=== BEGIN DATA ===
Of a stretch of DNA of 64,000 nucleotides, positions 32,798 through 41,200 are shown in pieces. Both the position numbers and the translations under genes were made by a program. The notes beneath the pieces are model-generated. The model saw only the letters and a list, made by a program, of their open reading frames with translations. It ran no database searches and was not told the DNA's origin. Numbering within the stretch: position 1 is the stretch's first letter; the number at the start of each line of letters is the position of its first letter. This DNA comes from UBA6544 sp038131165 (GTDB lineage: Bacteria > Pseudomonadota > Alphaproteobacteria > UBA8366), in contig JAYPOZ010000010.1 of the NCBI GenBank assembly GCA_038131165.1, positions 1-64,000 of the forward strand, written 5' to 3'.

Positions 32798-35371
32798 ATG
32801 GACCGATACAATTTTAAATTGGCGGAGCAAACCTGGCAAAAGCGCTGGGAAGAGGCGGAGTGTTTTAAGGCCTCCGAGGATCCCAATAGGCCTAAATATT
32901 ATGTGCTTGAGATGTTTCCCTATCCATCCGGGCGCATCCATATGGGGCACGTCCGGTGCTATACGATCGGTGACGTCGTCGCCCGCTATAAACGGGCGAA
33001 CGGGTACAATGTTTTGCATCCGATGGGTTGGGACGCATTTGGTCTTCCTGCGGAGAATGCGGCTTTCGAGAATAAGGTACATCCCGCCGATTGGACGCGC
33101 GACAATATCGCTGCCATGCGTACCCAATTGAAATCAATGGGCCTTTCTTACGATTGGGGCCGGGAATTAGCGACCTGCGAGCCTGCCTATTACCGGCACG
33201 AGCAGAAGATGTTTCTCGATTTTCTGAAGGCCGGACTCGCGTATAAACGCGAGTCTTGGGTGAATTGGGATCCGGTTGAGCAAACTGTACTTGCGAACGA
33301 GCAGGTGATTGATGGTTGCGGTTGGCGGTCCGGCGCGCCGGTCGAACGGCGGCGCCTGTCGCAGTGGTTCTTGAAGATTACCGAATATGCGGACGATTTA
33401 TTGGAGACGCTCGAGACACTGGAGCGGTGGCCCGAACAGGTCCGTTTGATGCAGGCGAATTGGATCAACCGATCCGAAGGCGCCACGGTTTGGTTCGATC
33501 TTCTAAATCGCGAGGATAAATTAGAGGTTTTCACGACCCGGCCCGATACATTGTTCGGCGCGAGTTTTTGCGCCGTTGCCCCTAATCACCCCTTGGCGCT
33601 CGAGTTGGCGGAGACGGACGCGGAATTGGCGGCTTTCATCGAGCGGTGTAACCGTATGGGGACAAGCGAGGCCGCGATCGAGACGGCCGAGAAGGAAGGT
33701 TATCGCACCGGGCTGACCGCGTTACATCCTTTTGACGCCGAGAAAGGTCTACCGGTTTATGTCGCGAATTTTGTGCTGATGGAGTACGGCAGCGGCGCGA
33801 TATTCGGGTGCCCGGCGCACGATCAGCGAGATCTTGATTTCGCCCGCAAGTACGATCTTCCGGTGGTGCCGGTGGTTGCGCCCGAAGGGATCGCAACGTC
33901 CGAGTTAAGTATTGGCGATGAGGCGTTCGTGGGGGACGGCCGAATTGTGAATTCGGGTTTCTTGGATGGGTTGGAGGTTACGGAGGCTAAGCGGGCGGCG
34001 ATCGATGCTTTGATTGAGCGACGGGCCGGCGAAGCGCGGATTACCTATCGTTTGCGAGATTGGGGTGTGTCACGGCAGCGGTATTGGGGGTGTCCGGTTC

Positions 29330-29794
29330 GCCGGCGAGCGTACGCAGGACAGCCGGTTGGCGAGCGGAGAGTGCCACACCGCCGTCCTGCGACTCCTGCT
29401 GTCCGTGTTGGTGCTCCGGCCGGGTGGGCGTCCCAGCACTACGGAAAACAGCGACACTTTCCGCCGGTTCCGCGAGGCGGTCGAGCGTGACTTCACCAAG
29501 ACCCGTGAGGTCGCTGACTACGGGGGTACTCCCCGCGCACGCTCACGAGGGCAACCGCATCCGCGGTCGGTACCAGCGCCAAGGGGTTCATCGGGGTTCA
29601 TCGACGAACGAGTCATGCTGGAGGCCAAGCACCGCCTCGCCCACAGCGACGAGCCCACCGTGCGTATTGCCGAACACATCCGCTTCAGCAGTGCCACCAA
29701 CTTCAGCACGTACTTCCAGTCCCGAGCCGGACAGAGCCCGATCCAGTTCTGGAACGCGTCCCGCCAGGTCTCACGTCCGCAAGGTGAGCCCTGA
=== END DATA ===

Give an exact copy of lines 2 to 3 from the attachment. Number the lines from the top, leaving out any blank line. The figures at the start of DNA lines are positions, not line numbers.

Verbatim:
Positions 32798-35371
32798 ATG